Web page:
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Front Immunol. 2015 Feb 2;6:25. doi: 10.3389/fimmu.2015.00025. eCollection 2015.

Complementing the Sugar Code: Role of GAGs and Sialic Acid in Complement Regulation.

Author information

1
Wellcome Trust Centre for Cell-Matrix Research, Faculty of Life Sciences, University of Manchester , Manchester , UK.
2
Centre for Hearing and Vision Research, Institute of Human Development, University of Manchester , Manchester , UK ; Centre for Advanced Discovery and Experimental Therapeutics, University of Manchester and Central Manchester University Hospitals NHS Foundation Trust , Manchester , UK ; Manchester Academic Health Science Centre, University of Manchester and Central Manchester University Hospitals NHS Foundation Trust , Manchester , UK ; Manchester Royal Eye Hospital, Central Manchester University Hospitals NHS Foundation Trust , Manchester , UK.
3
Centre for Hearing and Vision Research, Institute of Human Development, University of Manchester , Manchester , UK ; Centre for Advanced Discovery and Experimental Therapeutics, University of Manchester and Central Manchester University Hospitals NHS Foundation Trust , Manchester , UK.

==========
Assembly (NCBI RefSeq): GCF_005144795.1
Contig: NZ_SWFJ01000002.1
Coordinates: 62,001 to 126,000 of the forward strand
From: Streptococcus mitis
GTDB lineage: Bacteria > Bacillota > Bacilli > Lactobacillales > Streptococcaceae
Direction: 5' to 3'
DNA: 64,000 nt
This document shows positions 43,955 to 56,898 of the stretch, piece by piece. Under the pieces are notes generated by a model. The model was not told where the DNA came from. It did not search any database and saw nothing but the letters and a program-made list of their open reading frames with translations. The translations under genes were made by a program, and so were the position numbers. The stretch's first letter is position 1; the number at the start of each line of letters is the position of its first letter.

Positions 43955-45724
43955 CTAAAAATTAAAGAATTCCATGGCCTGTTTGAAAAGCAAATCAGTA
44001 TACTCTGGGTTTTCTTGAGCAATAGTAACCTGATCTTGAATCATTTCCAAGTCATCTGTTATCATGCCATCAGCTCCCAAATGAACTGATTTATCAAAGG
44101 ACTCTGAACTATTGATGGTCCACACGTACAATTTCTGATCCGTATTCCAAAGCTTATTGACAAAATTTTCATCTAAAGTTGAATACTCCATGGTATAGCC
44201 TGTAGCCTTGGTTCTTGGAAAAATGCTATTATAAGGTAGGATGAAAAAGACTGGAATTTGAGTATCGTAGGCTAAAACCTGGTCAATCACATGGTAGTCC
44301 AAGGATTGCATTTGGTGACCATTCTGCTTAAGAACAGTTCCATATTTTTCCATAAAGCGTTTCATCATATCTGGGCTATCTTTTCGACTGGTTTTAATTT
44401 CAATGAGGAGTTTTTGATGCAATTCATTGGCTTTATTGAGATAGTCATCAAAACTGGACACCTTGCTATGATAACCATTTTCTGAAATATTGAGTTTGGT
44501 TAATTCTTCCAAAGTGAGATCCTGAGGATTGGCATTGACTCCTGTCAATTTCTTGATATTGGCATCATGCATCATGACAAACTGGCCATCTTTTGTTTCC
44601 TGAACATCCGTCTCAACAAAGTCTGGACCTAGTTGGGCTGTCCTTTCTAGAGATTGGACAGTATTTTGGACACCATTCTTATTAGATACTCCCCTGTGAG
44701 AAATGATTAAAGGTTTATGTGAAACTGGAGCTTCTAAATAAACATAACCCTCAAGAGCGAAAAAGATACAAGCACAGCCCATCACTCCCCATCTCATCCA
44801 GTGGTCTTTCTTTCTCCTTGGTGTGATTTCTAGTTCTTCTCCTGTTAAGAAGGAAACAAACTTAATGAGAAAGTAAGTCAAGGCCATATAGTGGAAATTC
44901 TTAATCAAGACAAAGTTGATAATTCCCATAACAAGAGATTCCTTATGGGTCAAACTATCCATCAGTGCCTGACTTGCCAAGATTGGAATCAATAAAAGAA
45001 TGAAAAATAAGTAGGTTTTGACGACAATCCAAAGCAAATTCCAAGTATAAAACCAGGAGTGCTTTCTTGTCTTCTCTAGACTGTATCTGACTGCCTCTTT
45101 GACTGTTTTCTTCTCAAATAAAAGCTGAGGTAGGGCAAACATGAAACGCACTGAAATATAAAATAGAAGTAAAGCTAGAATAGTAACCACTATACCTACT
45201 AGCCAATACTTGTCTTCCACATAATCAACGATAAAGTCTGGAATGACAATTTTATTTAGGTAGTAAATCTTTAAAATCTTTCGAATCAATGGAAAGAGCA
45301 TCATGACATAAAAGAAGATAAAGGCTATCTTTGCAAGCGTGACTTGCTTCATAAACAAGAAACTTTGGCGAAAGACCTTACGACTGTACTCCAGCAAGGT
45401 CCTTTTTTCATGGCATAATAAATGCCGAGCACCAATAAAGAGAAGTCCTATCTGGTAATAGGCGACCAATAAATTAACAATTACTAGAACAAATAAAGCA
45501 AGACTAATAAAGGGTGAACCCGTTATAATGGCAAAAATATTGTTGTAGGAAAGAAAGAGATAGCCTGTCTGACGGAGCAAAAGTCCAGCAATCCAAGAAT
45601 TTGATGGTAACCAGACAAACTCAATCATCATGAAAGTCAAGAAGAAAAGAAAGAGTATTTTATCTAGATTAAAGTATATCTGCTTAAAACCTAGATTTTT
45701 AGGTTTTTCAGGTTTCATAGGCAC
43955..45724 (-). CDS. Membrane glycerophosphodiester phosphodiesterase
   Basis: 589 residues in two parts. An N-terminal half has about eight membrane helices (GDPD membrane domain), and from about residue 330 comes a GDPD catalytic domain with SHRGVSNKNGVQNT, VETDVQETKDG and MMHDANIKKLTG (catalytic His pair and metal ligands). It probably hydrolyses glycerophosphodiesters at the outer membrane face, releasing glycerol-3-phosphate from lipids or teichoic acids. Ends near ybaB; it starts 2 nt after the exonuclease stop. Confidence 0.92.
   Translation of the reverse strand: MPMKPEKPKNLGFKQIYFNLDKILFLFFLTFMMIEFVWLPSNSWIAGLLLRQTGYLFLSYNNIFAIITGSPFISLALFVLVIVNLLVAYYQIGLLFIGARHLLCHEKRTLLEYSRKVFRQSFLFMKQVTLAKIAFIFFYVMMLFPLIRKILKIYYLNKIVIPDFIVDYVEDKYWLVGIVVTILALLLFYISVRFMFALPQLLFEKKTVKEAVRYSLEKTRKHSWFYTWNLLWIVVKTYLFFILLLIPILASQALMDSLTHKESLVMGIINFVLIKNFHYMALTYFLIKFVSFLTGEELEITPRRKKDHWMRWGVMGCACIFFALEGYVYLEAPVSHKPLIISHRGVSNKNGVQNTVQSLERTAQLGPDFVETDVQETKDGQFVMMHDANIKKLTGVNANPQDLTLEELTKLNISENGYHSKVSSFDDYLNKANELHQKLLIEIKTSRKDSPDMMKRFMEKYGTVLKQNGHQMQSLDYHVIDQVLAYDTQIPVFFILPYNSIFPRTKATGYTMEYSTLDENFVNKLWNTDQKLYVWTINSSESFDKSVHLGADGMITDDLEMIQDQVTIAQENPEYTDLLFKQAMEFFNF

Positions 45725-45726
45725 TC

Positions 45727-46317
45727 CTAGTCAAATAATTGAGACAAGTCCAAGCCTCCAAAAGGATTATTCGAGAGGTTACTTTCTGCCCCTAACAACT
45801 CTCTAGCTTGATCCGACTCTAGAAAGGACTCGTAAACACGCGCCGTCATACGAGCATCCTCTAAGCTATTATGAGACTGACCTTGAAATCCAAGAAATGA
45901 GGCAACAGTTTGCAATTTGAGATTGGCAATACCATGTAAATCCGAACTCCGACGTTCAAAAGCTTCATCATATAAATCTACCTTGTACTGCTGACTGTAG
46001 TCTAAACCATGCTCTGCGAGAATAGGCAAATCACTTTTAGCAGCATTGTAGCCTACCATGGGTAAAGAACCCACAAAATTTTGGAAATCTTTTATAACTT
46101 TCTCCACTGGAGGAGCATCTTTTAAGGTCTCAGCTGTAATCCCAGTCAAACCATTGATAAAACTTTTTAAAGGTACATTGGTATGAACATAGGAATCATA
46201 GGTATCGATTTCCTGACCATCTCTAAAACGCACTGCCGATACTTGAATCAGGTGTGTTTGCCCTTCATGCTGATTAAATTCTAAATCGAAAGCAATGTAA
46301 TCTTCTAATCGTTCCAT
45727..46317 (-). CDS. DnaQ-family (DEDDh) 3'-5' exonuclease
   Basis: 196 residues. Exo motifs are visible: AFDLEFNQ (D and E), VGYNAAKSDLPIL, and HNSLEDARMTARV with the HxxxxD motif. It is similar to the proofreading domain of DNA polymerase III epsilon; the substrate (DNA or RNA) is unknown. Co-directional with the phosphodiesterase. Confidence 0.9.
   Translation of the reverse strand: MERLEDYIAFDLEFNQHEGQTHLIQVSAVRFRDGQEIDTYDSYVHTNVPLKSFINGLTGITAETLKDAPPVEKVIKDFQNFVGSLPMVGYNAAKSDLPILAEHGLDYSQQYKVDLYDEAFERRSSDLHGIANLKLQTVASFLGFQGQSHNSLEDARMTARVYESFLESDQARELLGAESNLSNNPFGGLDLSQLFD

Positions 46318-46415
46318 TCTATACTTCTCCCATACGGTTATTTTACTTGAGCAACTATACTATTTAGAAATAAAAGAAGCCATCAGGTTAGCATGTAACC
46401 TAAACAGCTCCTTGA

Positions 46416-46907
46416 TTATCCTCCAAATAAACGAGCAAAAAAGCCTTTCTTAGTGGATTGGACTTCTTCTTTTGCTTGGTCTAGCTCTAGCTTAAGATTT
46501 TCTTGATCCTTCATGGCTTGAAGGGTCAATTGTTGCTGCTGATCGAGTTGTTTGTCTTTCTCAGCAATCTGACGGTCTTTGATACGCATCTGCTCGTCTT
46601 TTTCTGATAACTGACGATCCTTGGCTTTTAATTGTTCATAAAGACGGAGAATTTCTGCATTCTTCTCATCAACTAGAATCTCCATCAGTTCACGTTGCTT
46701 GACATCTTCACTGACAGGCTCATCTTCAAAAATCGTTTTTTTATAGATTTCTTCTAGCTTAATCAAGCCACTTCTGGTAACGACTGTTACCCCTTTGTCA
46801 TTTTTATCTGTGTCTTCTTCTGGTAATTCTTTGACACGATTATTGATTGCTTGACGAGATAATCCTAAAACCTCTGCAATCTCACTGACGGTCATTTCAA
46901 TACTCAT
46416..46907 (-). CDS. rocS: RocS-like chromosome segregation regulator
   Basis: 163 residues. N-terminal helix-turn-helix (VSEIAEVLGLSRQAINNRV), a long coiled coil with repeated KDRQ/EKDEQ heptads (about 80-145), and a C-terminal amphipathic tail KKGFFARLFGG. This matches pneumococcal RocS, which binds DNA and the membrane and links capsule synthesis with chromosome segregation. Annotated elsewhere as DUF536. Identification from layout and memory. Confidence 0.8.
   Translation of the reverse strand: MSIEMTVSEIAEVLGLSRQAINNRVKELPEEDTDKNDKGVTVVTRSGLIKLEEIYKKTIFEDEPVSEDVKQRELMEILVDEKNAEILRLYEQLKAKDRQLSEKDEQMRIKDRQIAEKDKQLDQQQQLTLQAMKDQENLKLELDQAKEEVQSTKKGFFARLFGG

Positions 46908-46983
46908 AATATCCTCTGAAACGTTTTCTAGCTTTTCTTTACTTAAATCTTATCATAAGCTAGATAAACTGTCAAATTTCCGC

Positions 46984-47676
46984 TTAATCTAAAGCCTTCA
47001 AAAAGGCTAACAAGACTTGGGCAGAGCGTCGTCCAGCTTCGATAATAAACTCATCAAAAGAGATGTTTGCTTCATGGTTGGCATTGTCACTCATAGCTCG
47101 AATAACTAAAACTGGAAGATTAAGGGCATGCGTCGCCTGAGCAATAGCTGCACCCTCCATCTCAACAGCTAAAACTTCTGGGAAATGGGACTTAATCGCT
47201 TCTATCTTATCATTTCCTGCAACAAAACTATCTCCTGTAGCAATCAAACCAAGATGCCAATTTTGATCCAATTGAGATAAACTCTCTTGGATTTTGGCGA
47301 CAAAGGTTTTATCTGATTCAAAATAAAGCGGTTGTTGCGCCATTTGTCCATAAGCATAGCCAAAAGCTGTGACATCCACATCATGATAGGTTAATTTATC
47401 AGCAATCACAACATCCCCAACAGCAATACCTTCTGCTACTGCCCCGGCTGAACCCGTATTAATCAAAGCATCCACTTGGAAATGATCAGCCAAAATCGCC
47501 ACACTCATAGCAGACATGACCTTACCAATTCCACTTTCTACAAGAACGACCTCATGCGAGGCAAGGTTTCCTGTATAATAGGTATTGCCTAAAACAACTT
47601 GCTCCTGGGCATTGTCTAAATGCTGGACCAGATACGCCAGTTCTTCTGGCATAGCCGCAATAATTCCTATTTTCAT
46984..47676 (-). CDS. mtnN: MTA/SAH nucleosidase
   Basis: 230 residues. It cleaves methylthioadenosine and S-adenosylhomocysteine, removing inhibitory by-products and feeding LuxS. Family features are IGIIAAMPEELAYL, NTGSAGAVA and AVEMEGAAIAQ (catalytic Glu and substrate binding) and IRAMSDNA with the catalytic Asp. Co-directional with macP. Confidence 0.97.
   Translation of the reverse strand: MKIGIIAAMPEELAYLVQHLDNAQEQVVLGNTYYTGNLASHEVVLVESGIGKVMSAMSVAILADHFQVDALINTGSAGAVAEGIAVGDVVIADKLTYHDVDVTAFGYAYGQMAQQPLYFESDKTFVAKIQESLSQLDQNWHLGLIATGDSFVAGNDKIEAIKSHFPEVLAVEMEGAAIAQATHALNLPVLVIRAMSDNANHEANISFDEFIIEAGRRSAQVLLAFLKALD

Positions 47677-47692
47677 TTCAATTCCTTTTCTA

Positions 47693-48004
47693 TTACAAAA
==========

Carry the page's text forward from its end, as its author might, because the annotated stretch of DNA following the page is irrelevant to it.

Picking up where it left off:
Abstract

Sugar molecules play a vital role on both microbial and mammalian cells, where they are involved in cellular communication, govern microbial virulence, and modulate host immunity and inflammatory responses. The complement cascade, as part of a host's innate immune system, is a potent weapon against invading bacteria but has to be tightly regulated to prevent inappropriate attack and damage to host tissues. A number of complement regulators, such as factor H and properdin, interact with sugar molecules, such as glycosaminoglycans (GAGs) and sialic acid, on host and pathogen membranes and direct the appropriate complement response by either promoting the binding of complement activators or inhibitors. The binding of these complement regulators to sugar molecules can vary from location to location, due to their different specificities and because distinct structural and functional subpopulations of sugars are found in different human organs, such as the brain, kidney, and eye. This review will cover recent studies that have provided important new insights into the role of GAGs and sialic acid in complement regulation and how sugar recognition may be compromised in disease.

KEYWORDS:

complement factor H; complement regulation; glycosaminoglycan; heparan sulfate; innate immunity; properdin; sialic acid; tissue specificity

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